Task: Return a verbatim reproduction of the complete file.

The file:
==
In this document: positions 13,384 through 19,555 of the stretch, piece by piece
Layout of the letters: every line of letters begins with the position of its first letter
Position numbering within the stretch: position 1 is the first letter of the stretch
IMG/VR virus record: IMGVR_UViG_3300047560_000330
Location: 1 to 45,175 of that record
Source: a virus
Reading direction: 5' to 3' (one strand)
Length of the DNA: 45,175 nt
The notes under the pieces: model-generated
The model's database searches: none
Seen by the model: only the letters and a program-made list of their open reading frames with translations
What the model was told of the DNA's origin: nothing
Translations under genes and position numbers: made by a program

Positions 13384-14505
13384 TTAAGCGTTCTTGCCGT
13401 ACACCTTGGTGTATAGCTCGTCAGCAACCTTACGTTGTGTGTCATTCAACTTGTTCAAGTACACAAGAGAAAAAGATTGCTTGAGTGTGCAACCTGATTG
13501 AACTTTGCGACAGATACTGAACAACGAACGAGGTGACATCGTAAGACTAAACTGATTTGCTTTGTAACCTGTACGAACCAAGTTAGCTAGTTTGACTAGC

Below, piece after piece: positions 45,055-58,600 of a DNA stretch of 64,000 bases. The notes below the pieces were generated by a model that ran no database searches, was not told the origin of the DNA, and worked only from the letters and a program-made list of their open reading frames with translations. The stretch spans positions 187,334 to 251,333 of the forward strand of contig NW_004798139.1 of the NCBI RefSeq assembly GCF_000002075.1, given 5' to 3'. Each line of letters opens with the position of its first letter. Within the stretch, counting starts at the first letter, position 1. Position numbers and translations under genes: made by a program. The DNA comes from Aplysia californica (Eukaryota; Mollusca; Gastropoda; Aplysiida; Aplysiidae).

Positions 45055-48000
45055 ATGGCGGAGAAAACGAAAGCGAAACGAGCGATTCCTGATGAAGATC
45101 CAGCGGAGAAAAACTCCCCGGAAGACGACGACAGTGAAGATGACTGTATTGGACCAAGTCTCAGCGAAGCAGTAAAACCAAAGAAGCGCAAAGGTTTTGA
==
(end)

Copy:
In this document: positions 13,384 through 19,555 of the stretch, piece by piece
Layout of the letters: every line of letters begins with the position of its first letter
Position numbering within the stretch: position 1 is the first letter of the stretch
IMG/VR virus record: IMGVR_UViG_3300047560_000330
Location: 1 to 45,175 of that record
Source: a virus
Reading direction: 5' to 3' (one strand)
Length of the DNA: 45,175 nt
The notes under the pieces: model-generated
The model's database searches: none
Seen by the model: only the letters and a program-made list of their open reading frames with translations
What the model was told of the DNA's origin: nothing
Translations under genes and position numbers: made by a program

Positions 13384-14505
13384 TTAAGCGTTCTTGCCGT
13401 ACACCTTGGTGTATAGCTCGTCAGCAACCTTACGTTGTGTGTCATTCAACTTGTTCAAGTACACAAGAGAAAAAGATTGCTTGAGTGTGCAACCTGATTG
13501 AACTTTGCGACAGATACTGAACAACGAACGAGGTGACATCGTAAGACTAAACTGATTTGCTTTGTAACCTGTACGAACCAAGTTAGCTAGTTTGACTAGC

Below, piece after piece: positions 45,055-58,600 of a DNA stretch of 64,000 bases. The notes below the pieces were generated by a model that ran no database searches, was not told the origin of the DNA, and worked only from the letters and a program-made list of their open reading frames with translations. The stretch spans positions 187,334 to 251,333 of the forward strand of contig NW_004798139.1 of the NCBI RefSeq assembly GCF_000002075.1, given 5' to 3'. Each line of letters opens with the position of its first letter. Within the stretch, counting starts at the first letter, position 1. Position numbers and translations under genes: made by a program. The DNA comes from Aplysia californica (Eukaryota; Mollusca; Gastropoda; Aplysiida; Aplysiidae).

Positions 45055-48000
45055 ATGGCGGAGAAAACGAAAGCGAAACGAGCGATTCCTGATGAAGATC
45101 CAGCGGAGAAAAACTCCCCGGAAGACGACGACAGTGAAGATGACTGTATTGGACCAAGTCTCAGCGAAGCAGTAAAACCAAAGAAGCGCAAAGGTTTTGA